While Hispanics comprise one quarter of students in public schools and 17 percent of
the undergraduate population, Hispanics only represent five percent of the total number of U.S.
higher education faculty. The PhD Project is on a mission to change that statistic as it relates to
business school, and in 25 years has made great strides.
The PhD Project was established by the KPMG Foundation to encourage minorities to
pursue careers as business professors. At its founding in 1994, there were just a handful of
Hispanic business professors in the U.S. Since then 380 Hispanic Americans have become
business professors, with 111 more now in a Ph.D course of study to qualify as professors.
These new professors are role models who now encourage and assist Hispanic
professionals and students who want to consider becoming a business professor. One of these
role models is Dr. Cinthia Satornino, assistant professor of marketing, at the University of
Connecticut’s School of Business.
When Dr. Satornino graduated with her Ph.D. in marketing from Florida State University,
she became only the 26th Hispanic woman to attain that status in the United States.
Dr. Satornino had spent over a decade in corporate and institutional settings as a strategic
planning professional and consultant. Participating in The PhD Project a decade ago highlighted
for her the opportunity to help solve strategic problems on a bigger stage and with more impact.
She became a professor, enabling her to train business professionals at the start of their careers,
and do work aligned with her beliefs of the importance of mentoring, paying it forward, and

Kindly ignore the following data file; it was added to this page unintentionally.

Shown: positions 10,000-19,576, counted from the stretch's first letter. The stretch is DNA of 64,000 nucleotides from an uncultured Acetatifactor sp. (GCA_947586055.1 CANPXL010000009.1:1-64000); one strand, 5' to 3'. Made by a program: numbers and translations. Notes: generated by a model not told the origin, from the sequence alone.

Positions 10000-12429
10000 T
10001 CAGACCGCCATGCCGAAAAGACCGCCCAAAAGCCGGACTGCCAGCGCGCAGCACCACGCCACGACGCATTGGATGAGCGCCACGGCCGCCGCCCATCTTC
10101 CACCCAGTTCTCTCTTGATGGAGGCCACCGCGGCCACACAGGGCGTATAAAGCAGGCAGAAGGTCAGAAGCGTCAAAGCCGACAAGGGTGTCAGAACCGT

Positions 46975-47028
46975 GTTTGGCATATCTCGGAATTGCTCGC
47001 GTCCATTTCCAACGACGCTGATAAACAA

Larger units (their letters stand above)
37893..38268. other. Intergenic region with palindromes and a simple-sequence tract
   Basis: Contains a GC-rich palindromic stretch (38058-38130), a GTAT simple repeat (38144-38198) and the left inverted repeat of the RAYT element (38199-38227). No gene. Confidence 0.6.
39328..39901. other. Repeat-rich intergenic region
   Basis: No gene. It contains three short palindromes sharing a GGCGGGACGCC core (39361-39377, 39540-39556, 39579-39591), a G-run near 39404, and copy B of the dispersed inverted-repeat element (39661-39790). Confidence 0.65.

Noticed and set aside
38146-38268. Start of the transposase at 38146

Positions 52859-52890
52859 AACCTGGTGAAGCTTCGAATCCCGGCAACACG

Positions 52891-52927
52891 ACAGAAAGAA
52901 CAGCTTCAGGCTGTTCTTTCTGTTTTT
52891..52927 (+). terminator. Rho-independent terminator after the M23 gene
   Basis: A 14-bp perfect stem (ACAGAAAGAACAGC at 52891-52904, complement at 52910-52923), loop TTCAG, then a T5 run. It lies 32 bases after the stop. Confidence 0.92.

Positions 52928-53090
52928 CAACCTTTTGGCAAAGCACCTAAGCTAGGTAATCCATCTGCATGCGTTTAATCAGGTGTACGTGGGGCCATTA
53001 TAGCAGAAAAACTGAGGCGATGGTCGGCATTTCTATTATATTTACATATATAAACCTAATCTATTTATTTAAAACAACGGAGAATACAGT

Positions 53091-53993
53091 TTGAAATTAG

being a role model.
One of her PhD Project colleagues, Dr. Laura Treviño of the University of Texas at El
Paso, encourages Hispanic women in business to consider the benefits of becoming a business
“To get a PhD, you have to work hard and consistently but you don’t have to be a genius.
There is a lot of financial support and it can lead to the most wonderful jobs in the world,” Dr.
The PhD Project holds an annual conference for individuals who want to explore the
career path of becoming a business professor. To learn more, visit www.phdproject.org
The White House Initiative on Educational Excellence for Hispanics designated The PhD
Project in 2016 as one of the nation’s Bright Spots in Hispanic Education. As part of this
initiative, the Project formed a Committee on Hispanic Excellence, holding diversity summits
around the country for educators to discuss improving outcomes and increasing access in
education for Hispanic students. The PhD Project is also utilizing its network of over 1,600
minority business faculty and doctoral students to enhance outreach to Hispanic-American
students to improve their completion rate.